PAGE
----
McLennan Community College students in the fall passed classes with an in-person element at a higher rate than online-only classes, and the gap between blended and online-only passing rates for Black men was even more pronounced, an in-house grade report found.
However, the study also found student performance had not dipped significantly from the previous fall, despite disruptions and changes in instruction brought on by the coronavirus. The numbers were presented to the MCC board at a recent meeting.
The grade distribution report for this past fall semester tallies 24,542 individual class grades as either passing, failing or a student withdrawal from the class, MCC director of institutional research Laura Wichman said. Overall, 72% of fall grades were passing, 16% were failing and 12% were withdrawals. For the fall of 2019, 73% of fall grades were passing, 14% were failing and 12% were withdrawals.
Heading into the semester, teachers and administrators worried broad instructional changes brought on by COVID-19 would lead to a dramatic hit to student performance, so the minimal change to the passing rate and the flat dropout rate represent some relief from those fears.
“It’s good news,” Vice President of Instruction Fred Hills said. “We were expecting to see a huge dropout number, see something really ugly.”
After finishing the spring semester last year online-only, the fall semester had a much higher number of blended classes, combining in-person and online instruction.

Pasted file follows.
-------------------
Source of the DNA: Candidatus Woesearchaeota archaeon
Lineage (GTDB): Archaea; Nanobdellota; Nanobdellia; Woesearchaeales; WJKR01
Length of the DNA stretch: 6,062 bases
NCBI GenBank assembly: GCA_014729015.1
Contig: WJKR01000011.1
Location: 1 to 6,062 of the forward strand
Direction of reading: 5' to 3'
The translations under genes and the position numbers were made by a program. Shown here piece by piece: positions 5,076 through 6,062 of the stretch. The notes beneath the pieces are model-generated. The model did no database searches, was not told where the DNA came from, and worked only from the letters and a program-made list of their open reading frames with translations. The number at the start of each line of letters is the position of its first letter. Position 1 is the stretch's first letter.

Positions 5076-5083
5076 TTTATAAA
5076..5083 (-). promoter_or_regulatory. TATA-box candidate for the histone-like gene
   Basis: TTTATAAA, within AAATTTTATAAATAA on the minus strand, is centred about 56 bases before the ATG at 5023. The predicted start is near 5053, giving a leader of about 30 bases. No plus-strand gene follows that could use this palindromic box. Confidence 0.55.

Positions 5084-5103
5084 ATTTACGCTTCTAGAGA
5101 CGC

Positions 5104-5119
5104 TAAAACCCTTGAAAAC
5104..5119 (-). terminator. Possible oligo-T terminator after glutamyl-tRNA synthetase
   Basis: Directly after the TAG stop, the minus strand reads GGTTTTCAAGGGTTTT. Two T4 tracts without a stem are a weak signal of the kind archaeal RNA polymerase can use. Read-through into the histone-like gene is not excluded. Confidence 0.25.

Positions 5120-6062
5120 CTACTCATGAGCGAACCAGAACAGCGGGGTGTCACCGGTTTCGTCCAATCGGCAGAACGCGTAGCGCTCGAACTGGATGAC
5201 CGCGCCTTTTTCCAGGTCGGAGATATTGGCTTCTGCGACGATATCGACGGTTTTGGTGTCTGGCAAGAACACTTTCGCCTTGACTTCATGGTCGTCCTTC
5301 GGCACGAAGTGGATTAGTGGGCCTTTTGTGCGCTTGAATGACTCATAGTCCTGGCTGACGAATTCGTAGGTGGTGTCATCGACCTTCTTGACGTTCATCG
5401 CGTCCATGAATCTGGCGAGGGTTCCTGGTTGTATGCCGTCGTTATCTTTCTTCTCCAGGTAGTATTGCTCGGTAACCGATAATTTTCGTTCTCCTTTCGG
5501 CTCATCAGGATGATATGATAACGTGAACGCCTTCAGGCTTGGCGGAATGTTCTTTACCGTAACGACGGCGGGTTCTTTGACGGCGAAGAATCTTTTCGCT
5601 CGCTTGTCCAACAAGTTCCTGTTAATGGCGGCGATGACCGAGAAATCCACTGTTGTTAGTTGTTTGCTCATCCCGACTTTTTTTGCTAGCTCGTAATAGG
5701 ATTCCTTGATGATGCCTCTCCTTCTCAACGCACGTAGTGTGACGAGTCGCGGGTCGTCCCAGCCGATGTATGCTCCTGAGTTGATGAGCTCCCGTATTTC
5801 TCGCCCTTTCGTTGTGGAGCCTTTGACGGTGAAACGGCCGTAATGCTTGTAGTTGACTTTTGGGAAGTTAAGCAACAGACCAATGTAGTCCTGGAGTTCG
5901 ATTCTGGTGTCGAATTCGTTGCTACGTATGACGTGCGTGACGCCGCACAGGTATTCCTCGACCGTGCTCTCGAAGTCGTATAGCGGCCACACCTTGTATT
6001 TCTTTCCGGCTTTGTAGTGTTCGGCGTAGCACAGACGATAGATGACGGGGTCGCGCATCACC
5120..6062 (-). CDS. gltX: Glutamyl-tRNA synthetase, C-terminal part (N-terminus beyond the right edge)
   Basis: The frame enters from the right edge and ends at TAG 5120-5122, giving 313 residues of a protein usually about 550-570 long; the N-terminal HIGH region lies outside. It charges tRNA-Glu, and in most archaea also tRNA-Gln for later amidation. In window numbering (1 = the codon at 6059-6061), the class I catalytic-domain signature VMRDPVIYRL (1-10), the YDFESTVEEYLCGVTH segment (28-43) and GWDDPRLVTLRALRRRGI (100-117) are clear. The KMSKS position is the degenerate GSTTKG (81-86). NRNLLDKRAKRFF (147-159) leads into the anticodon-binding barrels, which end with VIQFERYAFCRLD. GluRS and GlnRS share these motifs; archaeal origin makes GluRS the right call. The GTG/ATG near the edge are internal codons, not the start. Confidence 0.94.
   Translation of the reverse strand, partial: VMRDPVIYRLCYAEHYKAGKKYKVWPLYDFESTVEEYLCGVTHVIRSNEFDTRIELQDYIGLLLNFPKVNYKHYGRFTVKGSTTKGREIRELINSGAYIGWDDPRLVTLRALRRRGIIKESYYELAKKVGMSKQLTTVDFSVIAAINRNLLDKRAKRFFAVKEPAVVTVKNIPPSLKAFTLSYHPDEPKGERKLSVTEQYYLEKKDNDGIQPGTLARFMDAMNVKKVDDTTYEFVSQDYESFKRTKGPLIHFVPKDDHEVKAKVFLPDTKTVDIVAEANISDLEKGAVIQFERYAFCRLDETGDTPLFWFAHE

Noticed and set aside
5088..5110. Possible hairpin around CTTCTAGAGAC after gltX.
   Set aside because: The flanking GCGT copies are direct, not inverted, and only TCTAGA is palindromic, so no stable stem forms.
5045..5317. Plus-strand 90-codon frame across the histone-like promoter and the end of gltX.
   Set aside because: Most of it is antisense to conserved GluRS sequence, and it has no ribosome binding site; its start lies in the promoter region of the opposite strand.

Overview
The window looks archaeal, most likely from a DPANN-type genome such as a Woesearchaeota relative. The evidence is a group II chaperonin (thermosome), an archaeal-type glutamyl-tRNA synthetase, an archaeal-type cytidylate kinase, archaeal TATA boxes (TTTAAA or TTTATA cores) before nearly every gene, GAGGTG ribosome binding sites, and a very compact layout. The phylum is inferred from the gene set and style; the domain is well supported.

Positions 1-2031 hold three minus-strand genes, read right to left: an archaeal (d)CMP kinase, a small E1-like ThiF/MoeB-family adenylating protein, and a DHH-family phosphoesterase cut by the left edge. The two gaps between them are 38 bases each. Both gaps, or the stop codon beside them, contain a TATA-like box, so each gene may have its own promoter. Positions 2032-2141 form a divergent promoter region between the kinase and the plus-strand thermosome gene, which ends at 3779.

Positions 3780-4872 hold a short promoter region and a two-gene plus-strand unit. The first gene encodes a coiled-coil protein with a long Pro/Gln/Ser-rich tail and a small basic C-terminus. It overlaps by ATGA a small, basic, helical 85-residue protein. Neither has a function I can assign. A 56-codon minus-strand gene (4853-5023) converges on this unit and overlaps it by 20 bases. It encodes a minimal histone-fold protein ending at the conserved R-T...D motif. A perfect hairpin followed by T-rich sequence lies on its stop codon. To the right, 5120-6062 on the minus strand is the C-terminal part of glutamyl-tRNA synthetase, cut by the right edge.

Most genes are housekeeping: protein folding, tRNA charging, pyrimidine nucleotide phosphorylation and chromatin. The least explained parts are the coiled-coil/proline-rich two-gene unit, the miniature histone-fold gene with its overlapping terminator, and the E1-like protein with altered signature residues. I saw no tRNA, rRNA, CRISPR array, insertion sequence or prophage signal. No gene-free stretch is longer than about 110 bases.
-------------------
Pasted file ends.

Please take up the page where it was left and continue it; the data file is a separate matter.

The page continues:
The grade report shows the passing rate for all blended classes was 7 percentage points higher than the rate for all online-only classes.
In all blended classes, 76% of grades were passing, 13% were failing and 11% were withdrawals. In all online-only classes, they were 69% passing, 18% failing and 14% withdrawn.
Class format, however, can be tied to the type of class content.
For the handful of in-person-only classes, primarily in Workforce Education sequences in Health Professions and Emergency Services where hands-on training or in-person observation are degree or certification requirements, grades were 95% passing, 2% failing and 3% withdrawals.
The greatest difference between blended and online-only grades shows up in a breakout of student gender and race. The rate of passing grades for Black men in blended classes was 19 percentage points higher than the rate for online-only classes.
Black men’s grades in blended classes were 66% passing and 18% failing. In online-only classes, they were 47% passing and 26% failing.
MCC administrators and faculty will consider the report’s findings as they plan upcoming semesters, Hills said. Summer classes will continue in primarily blended or online-only formats, but fall classes are expected to be about a third online, a third in-person and a third blended, Hills said. Lessons learned over the past year likely will continue to shape the mix of class formats moving forward.